Example

The following Car object schema specifies a default value of 0 for the miles property:

const CarSchema = {
name: "Car",
properties: {
make: "string",
model: "string",
miles: { type: "int", default: 0 },
},
};

To use a different property name in your code than is stored in Realm Database, set mapTo to the name of the property as it appears in your code.

Example

A developer opens a realm using the following Dog object schema. Realm Database stores each dog's first name with the snake case first_name property. The schema maps the property to firstName for objects used in JavaScript code.

const DogSchema = {
name: "Dog",
properties: {
_id: "string",
first_name: { type: 'string', mapTo: 'firstName' }
},
primaryKey: '_id'
};

A to-one relationship maps one property to a single instance of another object type. For example, you can model a person having at most one companion dog as a to-one relationship.

To define a to-one relationship property, specify the related object type name as the property type.

Example

The following Person object schema specifies that a person may or may not own a single Dog. If they do own a Dog, Realm links to it via the dog property:

const Person = {
name: "Person",
properties: {
name: "string",
birthdate: "date",
dog: "Dog?"
}
};
const Dog = {
name: "Dog",
properties: {
name: "string",
age: "int",
breed: "string?"
}
};

A to-many relationship maps one property to zero or more instances of another object type. For example, you can model a person having any number of companion dogs as a to-many relationship.

To define a to-many relationship property, specify the related object type name as a list.

Example

An application could use the following object schemas to indicate that a Person may own multiple Dogs by including them in its dog property:

const Person = {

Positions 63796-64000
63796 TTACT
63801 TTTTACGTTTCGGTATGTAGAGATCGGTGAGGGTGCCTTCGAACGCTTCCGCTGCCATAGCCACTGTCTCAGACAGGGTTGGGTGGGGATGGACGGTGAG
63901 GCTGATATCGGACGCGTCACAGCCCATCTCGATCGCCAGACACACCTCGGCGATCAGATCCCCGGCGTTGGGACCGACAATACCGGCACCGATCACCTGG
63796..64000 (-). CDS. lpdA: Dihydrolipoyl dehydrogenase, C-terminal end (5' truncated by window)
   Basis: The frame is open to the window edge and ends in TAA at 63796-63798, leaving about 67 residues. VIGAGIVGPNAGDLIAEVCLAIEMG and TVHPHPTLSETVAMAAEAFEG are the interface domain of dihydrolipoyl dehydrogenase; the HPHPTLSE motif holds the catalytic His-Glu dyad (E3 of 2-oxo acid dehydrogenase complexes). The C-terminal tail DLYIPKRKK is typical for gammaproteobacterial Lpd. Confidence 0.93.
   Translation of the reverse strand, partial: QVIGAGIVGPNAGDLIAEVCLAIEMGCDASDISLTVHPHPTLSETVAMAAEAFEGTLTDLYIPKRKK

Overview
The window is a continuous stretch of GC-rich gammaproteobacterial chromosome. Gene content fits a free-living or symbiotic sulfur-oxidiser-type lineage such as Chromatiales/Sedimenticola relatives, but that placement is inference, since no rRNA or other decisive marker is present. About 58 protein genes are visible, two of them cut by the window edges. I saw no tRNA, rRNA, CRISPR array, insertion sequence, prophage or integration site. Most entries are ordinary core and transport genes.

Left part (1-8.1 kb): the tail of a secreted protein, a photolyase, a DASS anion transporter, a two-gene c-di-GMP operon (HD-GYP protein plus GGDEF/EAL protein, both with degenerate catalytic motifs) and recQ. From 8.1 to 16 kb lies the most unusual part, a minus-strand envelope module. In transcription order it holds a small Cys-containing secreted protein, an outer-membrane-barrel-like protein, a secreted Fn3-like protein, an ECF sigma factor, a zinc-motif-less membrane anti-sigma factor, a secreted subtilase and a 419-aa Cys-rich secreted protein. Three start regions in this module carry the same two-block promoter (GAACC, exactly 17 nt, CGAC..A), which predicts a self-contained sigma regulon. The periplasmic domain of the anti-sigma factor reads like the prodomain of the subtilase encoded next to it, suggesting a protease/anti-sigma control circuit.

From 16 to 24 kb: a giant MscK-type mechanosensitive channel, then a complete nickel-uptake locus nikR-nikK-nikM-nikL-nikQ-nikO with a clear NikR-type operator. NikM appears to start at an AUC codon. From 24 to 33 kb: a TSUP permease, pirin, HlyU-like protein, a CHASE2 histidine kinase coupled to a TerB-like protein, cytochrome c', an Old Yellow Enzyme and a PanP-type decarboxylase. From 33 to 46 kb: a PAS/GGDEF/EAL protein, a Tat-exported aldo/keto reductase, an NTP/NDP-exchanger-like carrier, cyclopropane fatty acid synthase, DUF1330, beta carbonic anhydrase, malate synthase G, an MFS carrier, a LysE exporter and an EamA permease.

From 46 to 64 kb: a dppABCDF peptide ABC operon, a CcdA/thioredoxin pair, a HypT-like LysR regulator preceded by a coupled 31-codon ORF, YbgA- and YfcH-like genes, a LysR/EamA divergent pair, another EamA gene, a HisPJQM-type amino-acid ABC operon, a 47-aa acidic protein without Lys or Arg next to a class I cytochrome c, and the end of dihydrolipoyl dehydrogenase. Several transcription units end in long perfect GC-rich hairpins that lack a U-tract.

name: "Person",
properties: {
name: "string",
birthdate: "date",
dogs: "Dog[]"
}
};
const Dog = {
name: "Dog",
properties: {
name: "string",
age: "int",
breed: "string?"
}
};

An inverse relationship property is an automatic backlink relationship. Realm Database automatically updates implicit relationships whenever an object is added or removed in a corresponding to-many list. You cannot manually set the value of an inverse relationship property.

To define an inverse relationship property, set the property type to linkingObjects and specify the object type and property name that define the relationship to invert.

Example

An application could use the following object schemas to indicate that a User may be assigned many Tasks and that each Task should automatically keep track of which User it's assigned to.

  • The User object's tasks property is defined as a to-many relationship with Task objects and contains all of a given user's assigned tasks.
  • The Task object's assignee property inverts the relationship and automatically updates to refer back to any User object that contains the Task in its tasks property.

To define a Realm object model with an embedded object (nested Realm object), set embedded to true.

Note

An embedded object exists as nested data inside of a single, specific parent object. It inherits the lifecycle of its parent object and cannot exist as an independent Realm object. Realm automatically deletes embedded objects if their parent object is deleted or when overwritten by a new embedded object instance.

You can reference an embedded object type from parent object types in the same way as a relationship.

Example

An application requires two parent schemas, ContactSchema and BusinessSchema. The application requires a child schema AddressSchema that is embedded. A Business object can embed a list of Address objects, whereas a Contact object can only embed a single Address object.

const AddressSchema = {
name: "Address",
embedded: true,
properties: {
street: "string?",
city: "string?",
country: "string?",
postalCode: "string?",
},
};
const ContactSchema = {
name: "Contact",
primaryKey: "_id",
properties: {
_id: "objectId",
name: "string",
address: "Address", // Embed a single object
},
};
const BusinessSchema = {
name: "Business",
primaryKey: "_id",
properties: {
_id: "objectId",
name: "string",
addresses: { type: "list", objectType: "Address" }, // Embed an array of objects
},
};
Give Feedback

On this page